Pep Guardiola has suggested Manchester City gave up on trying to sign Alexis Sanchez because of the player's high wage demands.
Sanchez looked set to leave Arsenal for the Etihad Stadium until Premier League leaders City ended their pursuit on Monday, leaving the way clear for second-placed Manchester United to move in.
The Chile forward has agreed a four-and-a-half year contract at Old Trafford, worth a reported basic weekly wage of £365,000 ($506,000, 414,000 euros) with image rights and bonuses taking that above £500,000.
City's highest-earning players, by comparison, are on around £220,000 a week, and Guardiola did not feel that offering a significantly higher wage to a new signing would benefit the squad as a whole.
It is understood the City manager was also unsure about bringing in Sanchez, whom he worked with at Barcelona, mid-season; having failed to secure a deal last August he would have preferred to wait until the summer, when the player's Arsenal contract was set to expire.
"In my time at Barcelona, my time at Bayern Munich and now here, I never pushed the club to say I want those players when the club believes and says that the price is too much," Guardiola said Friday.
"I respect that decision and I move forward to look for another solution because the stability of the club is the most important thing."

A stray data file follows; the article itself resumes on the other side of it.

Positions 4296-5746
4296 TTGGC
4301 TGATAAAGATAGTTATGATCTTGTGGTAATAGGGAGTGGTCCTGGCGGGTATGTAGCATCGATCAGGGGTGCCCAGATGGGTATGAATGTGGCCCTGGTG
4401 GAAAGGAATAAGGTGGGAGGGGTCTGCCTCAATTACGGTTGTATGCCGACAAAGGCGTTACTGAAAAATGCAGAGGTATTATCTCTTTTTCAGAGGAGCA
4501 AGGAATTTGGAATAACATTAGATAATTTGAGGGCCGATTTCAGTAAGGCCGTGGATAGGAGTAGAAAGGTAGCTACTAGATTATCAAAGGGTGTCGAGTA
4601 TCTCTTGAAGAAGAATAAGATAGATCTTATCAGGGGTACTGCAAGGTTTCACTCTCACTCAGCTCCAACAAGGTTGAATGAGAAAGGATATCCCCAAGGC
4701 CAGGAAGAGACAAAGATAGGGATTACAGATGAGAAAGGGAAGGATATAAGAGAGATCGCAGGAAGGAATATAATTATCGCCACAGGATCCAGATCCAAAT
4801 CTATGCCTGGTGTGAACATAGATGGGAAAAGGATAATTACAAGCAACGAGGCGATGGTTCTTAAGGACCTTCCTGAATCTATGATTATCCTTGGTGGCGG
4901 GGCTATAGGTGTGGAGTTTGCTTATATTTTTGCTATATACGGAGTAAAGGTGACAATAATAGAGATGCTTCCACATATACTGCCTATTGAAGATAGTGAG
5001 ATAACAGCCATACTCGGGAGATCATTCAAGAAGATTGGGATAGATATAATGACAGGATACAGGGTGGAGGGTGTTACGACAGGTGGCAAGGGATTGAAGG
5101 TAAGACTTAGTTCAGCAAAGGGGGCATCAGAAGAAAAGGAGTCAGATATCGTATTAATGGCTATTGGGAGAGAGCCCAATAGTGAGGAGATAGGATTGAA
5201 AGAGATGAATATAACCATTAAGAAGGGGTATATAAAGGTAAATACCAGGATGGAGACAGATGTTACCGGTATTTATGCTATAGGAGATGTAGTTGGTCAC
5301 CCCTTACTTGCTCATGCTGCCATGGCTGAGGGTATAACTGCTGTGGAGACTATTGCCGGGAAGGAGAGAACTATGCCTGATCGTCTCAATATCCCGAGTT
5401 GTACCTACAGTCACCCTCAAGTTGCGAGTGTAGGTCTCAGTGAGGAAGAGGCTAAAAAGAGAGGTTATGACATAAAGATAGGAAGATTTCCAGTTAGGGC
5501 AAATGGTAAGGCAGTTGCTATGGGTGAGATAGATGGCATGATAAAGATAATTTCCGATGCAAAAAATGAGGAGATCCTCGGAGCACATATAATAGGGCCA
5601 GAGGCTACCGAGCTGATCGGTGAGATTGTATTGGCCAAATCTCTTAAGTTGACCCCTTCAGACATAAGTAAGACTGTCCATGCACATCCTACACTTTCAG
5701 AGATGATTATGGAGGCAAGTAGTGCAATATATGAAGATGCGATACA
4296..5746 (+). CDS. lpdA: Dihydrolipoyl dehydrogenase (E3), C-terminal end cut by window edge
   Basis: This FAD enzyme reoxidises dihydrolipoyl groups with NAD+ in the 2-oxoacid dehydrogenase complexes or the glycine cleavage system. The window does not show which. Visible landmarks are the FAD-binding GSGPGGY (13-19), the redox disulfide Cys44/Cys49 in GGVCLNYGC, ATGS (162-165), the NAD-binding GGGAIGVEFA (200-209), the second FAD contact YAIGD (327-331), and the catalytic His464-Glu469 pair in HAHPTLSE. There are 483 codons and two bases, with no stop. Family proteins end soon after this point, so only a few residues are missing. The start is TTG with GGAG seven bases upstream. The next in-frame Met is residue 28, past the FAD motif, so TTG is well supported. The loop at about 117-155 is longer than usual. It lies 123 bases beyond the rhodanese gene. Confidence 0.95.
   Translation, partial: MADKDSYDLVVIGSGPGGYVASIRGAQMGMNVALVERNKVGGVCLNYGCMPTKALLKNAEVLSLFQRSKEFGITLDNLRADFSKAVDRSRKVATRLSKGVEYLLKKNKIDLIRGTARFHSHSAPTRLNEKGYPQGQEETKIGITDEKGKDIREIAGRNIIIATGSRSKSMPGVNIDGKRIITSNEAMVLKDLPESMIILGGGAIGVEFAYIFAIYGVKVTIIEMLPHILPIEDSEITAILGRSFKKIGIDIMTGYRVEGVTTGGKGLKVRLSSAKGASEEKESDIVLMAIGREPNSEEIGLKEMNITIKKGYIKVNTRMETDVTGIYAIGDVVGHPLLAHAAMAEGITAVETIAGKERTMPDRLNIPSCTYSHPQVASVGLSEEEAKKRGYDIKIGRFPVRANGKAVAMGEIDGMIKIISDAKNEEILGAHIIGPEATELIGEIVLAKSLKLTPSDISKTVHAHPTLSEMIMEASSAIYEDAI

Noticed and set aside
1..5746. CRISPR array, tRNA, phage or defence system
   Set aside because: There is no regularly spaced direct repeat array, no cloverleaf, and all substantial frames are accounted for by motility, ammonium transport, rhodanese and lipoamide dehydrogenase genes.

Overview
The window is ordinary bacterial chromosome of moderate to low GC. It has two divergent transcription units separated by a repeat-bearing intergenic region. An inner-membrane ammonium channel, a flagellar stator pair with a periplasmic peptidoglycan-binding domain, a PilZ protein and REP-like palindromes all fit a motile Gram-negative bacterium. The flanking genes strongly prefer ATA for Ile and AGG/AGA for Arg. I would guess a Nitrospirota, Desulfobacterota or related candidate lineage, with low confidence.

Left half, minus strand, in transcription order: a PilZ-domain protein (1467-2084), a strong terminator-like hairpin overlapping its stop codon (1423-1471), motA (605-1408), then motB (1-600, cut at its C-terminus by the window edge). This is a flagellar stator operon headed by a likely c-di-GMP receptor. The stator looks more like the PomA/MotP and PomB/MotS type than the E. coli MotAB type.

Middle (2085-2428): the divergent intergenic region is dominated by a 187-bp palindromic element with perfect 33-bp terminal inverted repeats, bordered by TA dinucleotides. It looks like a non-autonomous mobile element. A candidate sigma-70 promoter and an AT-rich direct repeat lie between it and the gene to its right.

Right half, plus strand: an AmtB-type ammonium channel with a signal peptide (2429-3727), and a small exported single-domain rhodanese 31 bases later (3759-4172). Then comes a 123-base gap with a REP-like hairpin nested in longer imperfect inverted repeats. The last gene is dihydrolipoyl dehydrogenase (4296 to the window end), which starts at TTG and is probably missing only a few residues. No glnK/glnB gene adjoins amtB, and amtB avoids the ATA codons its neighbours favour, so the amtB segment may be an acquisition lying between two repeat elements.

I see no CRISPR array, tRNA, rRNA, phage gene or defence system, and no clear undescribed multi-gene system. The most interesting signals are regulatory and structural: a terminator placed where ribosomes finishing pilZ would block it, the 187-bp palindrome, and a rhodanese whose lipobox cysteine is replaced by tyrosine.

'Spent a Lot of Money'
Guardiola, whose table-toppers play Newcastle on Saturday, has spent heavily in reshaping City's squad since his arrival from Bayern in July 2016.
Last summer alone, he spent more than £200 million on five players, with around £120 million of that going on three full-backs, in Kyle Walker, Benjamin Mendy and Danilo.
City's Premier League rivals have also been willing to pay significant sums for high-quality players, though, with Liverpool buying centre-back Virgil van Dijk from Southampton for £75 million earlier this month, and Manchester United paying £89 million for Paul Pogba at the start of last season.
Guardiola thinks Paris Saint-Germain's world-record £198 million signing of Neymar from Barcelona last August set the bar for the current transfer market.
"We have spent a lot of money, I'm not denying it," he said. "The problem is we had to spend a lot to change the oldest squad in the Premier League. That doesn't happen in one transfer window. We needed more time.
"Normally we try to be stable with the wages of the players because I think it is good for the team and stability of the club.
"It's £50 million today but years ago it was £20 million. In the past, what the club did, was at that price. Maybe in the future more clubs will spend more than £100 million on one player, like some teams already have. I think the prices next summer will be higher than this winter."
City remain stretched in attack, with Sergio Aguero their only fit senior centre forward as Gabriel Jesus continues to recover from knee ligament damage.
Guardiola, though, has no intention of trying to sign another out-and-out striker, saying Raheem Sterling can move in from the wing if needed, as he did when City won 2-1 at Manchester United in December.
"We have the two strikers and we do not need another one in that position," the City boss explained. "Other players can play there in different circumstances. To buy a striker who can only play there: that is not going to happen.
"Raheem can play there. He did at Old Trafford and in the United States in pre-season.
"He showed me that he can handle that pressure without problems. He's more of a winger, a No 10, but we are not going to buy a striker."